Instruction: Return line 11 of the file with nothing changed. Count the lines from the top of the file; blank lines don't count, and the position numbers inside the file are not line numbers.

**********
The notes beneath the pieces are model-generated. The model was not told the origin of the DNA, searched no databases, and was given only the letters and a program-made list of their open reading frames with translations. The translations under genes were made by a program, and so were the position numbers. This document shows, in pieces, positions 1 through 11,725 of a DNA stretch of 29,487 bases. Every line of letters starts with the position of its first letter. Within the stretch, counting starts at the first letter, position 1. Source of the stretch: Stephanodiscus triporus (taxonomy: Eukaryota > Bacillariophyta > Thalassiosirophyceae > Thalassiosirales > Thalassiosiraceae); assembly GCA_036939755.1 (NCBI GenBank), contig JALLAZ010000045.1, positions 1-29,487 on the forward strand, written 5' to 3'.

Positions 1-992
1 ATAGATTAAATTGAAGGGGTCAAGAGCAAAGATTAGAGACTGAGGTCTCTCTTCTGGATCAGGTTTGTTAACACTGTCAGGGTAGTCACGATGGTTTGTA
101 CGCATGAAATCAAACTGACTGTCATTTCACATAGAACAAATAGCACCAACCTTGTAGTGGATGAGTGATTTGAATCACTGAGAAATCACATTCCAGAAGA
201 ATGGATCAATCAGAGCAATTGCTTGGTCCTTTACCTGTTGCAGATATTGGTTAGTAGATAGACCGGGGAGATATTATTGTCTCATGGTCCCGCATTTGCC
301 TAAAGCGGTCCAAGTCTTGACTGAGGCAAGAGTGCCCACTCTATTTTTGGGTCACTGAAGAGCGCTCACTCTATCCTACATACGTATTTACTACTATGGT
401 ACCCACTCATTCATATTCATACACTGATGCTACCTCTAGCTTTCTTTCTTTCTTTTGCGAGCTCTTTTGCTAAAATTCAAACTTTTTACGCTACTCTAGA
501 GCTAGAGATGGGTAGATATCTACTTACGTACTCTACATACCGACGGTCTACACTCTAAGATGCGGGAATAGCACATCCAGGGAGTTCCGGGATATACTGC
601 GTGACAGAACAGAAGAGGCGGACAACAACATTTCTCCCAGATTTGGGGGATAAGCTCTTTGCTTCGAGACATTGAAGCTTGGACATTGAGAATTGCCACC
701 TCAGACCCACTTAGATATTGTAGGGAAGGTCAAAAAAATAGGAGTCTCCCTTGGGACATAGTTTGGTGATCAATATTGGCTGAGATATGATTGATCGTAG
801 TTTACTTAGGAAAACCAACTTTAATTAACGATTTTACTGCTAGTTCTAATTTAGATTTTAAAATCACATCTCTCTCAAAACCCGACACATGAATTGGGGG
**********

801 TTTACTTAGGAAAACCAACTTTAATTAACGATTTTACTGCTAGTTCTAATTTAGATTTTAAAATCACATCTCTCTCAAAACCCGACACATGAATTGGGGG